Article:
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Math Help - Intersection of paraboloid and plane

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    Intersection of paraboloid and plane

    If C is the curve in reals^3 which is the intersection of the paraboloid {(x,y,z) s.t. z= (x^2) + (y^2)}
    With the plane {(x,y,z) s.t. z= 3 -2y}
    And L is the segment of C which lies in the half-space x>or=0. What is integral fds with bottom limit L (on integral) where f(x,y,z) := 5xy +xz?
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    Quote Originally Posted by maximus101 View Post
    If C is the curve in reals^3 which is the intersection of the paraboloid {(x,y,z) s.t. z= (x^2) + (y^2)}
    With the plane {(x,y,z) s.t. z= 3 -2y}
    And L is the segment of C which lies in the half-space x>or=0. What is integral fds with bottom limit L (on integral) where f(x,y,z) := 5xy +xz?
    If I am reading this correctly then the first thing you need to find is C.
    IF you subract the equation of the plane from the equation of the paraboloid we get

    \begin{array}{rrrr} z=&x^2&+y^2& \\ -z=&& +2y&-3 \\ 0=& x^2&+y^2+2y&-3\end{array}
    Or
    x^2+y^2+2y=3 \iff x^2+(y+1)^2=4

    This is a circle of radius 2 in the xy plane and can be parametrized as x=2\cos(t) and y=-1+2\sin(t)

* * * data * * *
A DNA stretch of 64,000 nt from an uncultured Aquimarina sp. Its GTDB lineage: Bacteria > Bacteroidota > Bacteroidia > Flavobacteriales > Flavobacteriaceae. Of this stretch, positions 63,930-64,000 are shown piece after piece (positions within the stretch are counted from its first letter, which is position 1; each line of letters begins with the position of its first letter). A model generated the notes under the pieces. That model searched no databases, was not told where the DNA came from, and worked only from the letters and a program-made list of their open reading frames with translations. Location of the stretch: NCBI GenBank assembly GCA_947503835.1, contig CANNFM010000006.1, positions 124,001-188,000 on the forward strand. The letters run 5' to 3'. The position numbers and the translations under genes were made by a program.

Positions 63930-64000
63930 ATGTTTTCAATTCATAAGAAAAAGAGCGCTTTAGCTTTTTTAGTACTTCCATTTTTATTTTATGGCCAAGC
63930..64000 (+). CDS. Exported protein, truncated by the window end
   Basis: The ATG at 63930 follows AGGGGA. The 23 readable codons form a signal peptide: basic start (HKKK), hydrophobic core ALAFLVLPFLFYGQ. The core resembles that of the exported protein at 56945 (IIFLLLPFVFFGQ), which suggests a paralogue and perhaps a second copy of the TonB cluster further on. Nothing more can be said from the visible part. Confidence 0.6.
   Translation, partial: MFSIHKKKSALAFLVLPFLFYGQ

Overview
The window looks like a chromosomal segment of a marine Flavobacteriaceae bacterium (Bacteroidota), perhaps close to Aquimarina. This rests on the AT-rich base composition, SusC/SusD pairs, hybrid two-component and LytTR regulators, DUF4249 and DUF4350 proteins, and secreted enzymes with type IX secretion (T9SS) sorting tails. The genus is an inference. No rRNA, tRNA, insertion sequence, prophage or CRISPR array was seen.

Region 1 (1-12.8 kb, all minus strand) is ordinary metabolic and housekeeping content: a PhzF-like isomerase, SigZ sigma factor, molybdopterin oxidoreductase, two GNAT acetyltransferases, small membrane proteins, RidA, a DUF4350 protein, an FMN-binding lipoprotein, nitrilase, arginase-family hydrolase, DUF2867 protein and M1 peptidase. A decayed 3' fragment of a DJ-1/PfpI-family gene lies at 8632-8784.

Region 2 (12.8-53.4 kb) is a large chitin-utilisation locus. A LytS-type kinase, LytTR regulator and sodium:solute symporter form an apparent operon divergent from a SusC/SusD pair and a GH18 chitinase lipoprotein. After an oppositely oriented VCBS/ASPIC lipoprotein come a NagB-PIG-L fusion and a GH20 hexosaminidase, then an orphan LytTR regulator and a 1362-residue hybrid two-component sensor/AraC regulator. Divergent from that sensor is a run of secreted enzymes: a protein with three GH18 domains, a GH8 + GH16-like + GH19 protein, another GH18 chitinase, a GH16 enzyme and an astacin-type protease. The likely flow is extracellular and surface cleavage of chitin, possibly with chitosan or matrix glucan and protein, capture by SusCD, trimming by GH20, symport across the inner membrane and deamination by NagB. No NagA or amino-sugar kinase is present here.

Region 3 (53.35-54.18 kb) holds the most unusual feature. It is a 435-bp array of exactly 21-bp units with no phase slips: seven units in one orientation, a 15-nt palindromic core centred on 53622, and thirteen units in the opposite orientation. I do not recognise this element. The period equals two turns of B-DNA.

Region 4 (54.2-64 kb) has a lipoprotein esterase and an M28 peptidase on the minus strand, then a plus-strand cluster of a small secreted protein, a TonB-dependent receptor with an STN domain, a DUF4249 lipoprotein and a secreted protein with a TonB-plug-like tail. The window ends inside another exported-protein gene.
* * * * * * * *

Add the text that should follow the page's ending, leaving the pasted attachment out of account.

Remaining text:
Now if we put this into the equation of the plane we get

    z=3-2y=3-2(-1+2\sin(t))=5-4\sin(t)

    So now we have a parametrization of the needed curve
    \vec{r}(t)=[2\cos(t)]\vec{i}+[-1+2\sin(t)]\vec{j}+[5-4\sin(t)]\vec{k}<br />

    Can you finish from here?
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    thank you that helped a lot, so I found f(x,y,z) = 5xy+xz= 12cos(t)sin(t) and ds=2sqrt(1+4(cost)^2) dt

    so what are the limits for my integral? in finding ∫ [L] f(x,y,z)ds and could you explain how we found them.
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    Quote Originally Posted by maximus101 View Post
    And L is the segment of C which lies in the half-space x>or=0. [/SIZE][/FONT]
    so what are the limits for my integral?
    Well x=2\cos(t) so 2\cos(t) \ge 0 \implies ...
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    so bounds are -pi/2 lower and pi/2 upper
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    Yes
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    cool thank you
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